Overhead the UAV’s are negative stars on blue backdrop. Look directly at one and they disappear, gaze ever so slightly aside and there it is. These pixels account for more human casualties than both world wars combined. Something like twenty thousand patrol around the continent, sipping power from their ventral photovoltaic cells during the day and guzzling ground based laser light at night.
Thousands of aimbots garrison the countryside. Each holds a sphere of territory, stopped only by the earth boundary of air and earth. I imagine transparent blue domes, like a force shield that doesn’t just block out attacks but actively seeks and destroys. Anything human or human built crossing into the killspheres has about one tenth of a second for acquisition plus travel time of 40mm hypersonic grenades. Aimbots look like plumbing, just a bunch of tubes surrounded by a giant canopy of solar cells. Don’t be fooled, these things can vaporize a chicken at their nominal effective range. Semi-intelligent rounds can track and intercept anything on the ground. I have seen moving light armor slagged with zero warning.
The UAV’s assist the aimbots by guiding munitions beyond and through obstacles the aimbot itself cannot see. Everything in our LPS network created by bases, aimbots, UAV’s gets flung to the heavens up to the unmanned orbital weapons platforms and out to the encrypted GPS network.
And then there was us, frontline soldiers in the Dark Operations Theatre. Only six hundred actual people had boots on the ground. Most of these are Base and maintenance personnel. Even us chosen few are largely superfluous as a fighting force. The machines react and kill faster than I or any other human could even blink.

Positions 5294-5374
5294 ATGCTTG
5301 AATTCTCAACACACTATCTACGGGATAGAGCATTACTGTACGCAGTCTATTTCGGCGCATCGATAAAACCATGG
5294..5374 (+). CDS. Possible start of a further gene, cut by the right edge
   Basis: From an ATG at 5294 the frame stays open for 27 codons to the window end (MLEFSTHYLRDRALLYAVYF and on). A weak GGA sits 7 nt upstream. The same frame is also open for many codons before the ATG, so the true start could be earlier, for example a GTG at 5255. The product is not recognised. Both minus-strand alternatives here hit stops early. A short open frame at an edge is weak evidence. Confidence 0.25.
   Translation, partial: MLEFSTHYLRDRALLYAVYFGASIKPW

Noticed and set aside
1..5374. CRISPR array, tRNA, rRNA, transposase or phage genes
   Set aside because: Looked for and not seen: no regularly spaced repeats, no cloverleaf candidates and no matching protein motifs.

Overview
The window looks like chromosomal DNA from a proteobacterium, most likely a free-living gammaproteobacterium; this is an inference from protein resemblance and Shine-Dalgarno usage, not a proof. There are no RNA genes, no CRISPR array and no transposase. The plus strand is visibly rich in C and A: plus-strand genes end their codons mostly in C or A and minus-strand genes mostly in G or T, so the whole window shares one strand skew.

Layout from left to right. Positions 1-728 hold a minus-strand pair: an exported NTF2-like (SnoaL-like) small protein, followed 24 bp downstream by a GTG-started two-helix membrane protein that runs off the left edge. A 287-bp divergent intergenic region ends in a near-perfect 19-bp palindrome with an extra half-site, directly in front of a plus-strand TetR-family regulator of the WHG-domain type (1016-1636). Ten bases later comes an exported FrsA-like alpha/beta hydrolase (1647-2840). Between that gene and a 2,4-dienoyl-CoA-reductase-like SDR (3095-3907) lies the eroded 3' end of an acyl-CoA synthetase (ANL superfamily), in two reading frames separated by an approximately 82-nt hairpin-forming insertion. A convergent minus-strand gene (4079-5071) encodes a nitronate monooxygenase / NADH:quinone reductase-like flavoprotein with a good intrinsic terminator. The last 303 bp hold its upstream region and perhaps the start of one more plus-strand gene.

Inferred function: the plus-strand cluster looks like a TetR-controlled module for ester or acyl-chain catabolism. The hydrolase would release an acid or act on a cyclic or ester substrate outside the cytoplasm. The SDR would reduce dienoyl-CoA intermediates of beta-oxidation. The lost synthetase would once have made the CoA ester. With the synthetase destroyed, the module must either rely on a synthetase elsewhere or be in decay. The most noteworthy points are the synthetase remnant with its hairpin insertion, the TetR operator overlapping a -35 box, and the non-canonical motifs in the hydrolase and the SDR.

Our opponents are new have little time to learn the art of war. Every soldier and device in the DOT knows the art of killing as deeply as our native language. GM’s hold local omnipotence within MMO’s but we hold that sway over huge swaths of Africa. Killing a handful or a hundred people isn’t scary or thrilling, it’s just work. Our domination of this war is so complete that we have yet to suffer a single casualty from enemy fire.
“Orders came in,” Wren says. Well, he signs it out since he doesn’t have vocal cords. His modded suit monitors both gloves and translates his sign language into text which appears on my HUD. Wren loves war, it’s the only time in his life where he can easily talk to other people. Our latest assignment scrolls in brilliant green text across the faceplate heads up display. This screen, crafted from some arcane meta-material in the hellish evolved design labs by DOT scientists, tells me more about the world than my eyes, ears and skin ever could. Fist sized chunks of shrapnel ricochet of it without leaving a scratch, leaving the glossy proteins of my eyes free to prosecute immediate retaliation.
“We’re going back into the city,” I say. Wren’s head wiggles his Mark III into a nod. So much quicker to subtext, I think.
“You think we can snag another thousand kills, and still be back to base in time for dinner?” Wren holds his thumb up; I don’t need tactile text protocols to interpret. We do a gear check and the two of us walk towards a city populated entirely by people that would sell a thousand souls to see us dead.
“You know what’s funny,” I say to Wren. “We have the safest job on earth.”